By Doug Cunningham
The next round of NAFTA re-negotiations kick off Friday in Mexico City. The AFL-CIO’s Celeste Drake says how workers are treated is a key issue in re-shaping NAFTA.
[Celeste Drake]: “NAFTA is not a trade agreement so much as an investment agreement. An agreement to make it easier to outsource jobs. This essential element, this threat and this reality to outsource jobs to Mexico was premised on the fact that when they got to Mexico these firms could deny worker rights and freedoms.
They would be allowed to pay inhuman wages and maintain unsafe working conditions. And this is what cuts off America workers at the knees.”
Drake says corporations and CEO’s benefit the most from NAFTA because they wrote it. That’s why the AFL-CIO wants workers to have a real voice in re-shaping NAFTA.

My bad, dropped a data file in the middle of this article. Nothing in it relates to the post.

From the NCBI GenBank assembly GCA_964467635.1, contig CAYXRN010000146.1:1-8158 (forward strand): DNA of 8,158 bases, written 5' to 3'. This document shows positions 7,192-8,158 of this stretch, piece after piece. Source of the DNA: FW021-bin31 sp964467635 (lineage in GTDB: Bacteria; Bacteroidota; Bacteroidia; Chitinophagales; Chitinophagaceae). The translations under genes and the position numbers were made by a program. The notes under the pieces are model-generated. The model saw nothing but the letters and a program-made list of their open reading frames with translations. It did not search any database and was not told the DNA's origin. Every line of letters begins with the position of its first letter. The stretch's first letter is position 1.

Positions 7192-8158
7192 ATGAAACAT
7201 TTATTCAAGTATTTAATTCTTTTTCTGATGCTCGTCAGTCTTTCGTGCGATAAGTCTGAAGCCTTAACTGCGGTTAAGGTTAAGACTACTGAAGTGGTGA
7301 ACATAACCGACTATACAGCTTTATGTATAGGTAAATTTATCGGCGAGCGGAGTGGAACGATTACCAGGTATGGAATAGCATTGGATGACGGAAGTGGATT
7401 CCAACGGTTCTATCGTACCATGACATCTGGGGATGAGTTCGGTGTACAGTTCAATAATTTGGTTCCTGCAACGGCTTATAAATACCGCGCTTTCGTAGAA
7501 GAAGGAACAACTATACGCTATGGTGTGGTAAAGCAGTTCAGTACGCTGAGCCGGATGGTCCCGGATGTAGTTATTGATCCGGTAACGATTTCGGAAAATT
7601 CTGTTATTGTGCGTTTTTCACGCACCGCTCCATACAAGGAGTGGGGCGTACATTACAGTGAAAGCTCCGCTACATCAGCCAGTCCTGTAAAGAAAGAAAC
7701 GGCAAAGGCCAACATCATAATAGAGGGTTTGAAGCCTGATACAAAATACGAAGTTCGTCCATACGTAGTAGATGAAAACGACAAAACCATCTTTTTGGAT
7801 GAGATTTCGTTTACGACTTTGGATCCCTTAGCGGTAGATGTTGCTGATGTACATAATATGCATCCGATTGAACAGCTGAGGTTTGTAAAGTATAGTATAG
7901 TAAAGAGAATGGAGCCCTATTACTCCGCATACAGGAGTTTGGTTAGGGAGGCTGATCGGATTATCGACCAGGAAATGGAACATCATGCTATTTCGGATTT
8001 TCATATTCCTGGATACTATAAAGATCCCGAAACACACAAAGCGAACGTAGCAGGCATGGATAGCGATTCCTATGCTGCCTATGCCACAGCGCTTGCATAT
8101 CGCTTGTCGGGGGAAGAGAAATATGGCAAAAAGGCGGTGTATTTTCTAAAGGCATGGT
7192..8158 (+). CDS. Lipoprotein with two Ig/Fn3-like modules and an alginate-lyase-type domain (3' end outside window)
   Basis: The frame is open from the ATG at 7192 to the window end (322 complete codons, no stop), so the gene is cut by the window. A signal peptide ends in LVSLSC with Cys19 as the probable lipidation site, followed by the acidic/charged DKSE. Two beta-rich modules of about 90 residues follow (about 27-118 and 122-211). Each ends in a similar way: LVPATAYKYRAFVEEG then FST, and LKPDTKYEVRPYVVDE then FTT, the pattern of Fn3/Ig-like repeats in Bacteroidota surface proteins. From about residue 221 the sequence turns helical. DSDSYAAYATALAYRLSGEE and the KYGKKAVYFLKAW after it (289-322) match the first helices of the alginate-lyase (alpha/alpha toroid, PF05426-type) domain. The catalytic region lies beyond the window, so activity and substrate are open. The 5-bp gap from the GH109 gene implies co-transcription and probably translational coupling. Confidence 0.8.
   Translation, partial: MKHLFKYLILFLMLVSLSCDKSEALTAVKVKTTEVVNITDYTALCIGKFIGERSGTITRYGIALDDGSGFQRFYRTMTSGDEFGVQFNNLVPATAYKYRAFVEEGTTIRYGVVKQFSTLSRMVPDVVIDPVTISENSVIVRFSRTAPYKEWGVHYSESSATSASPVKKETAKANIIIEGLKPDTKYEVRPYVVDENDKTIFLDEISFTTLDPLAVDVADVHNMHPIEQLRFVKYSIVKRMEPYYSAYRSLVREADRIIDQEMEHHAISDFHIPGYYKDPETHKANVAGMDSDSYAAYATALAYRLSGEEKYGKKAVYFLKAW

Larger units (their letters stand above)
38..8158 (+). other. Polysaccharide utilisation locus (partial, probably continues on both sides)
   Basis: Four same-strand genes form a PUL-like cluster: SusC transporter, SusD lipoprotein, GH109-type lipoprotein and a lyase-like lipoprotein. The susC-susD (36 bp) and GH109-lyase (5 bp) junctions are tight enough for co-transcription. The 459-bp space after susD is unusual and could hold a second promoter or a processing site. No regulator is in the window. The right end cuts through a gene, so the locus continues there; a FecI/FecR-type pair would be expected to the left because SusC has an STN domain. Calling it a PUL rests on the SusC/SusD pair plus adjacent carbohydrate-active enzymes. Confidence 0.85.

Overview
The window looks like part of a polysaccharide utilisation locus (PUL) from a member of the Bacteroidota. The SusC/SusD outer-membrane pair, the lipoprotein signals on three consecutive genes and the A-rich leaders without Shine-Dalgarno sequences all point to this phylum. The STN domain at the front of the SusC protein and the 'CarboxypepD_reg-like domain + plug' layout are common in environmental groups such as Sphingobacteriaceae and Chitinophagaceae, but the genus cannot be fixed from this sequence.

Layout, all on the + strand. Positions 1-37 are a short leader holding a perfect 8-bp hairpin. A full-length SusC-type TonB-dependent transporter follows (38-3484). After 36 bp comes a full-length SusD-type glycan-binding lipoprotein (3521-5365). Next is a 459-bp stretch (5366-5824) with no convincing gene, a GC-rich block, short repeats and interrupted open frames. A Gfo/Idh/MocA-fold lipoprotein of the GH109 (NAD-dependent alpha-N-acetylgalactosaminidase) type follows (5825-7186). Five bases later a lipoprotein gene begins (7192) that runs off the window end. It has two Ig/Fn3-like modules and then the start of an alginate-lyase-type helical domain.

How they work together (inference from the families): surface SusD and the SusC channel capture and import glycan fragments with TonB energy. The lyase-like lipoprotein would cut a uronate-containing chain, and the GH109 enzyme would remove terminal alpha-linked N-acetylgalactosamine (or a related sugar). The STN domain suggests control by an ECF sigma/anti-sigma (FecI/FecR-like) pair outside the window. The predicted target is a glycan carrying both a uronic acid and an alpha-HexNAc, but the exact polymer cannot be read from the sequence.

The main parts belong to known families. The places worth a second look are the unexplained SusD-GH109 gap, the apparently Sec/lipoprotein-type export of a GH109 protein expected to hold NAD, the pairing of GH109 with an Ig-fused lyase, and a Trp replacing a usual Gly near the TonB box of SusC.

[Celeste Drake]: “Global corporations and their CEO’s have generally benefited from NAFTA. And that’s because they wrote it.
They stuffed into it an assortment of rules designed to meet their needs and serve their interests. And most of these benefits come at the cost of ordinary working families.”
Lori Wallach of Global Trade Watch.
[Lori Wallach]: “The most pivotal question is whether Mexico and Canada will engage on the series of proposals to really re-shape NAFTA that were submitted by the United States during the fourth round of talks here in DC in October. Or how it might handle Canada’s proposal with respect with dealign with the abysmal labor standards and wages in Mexico and labor standards in general.”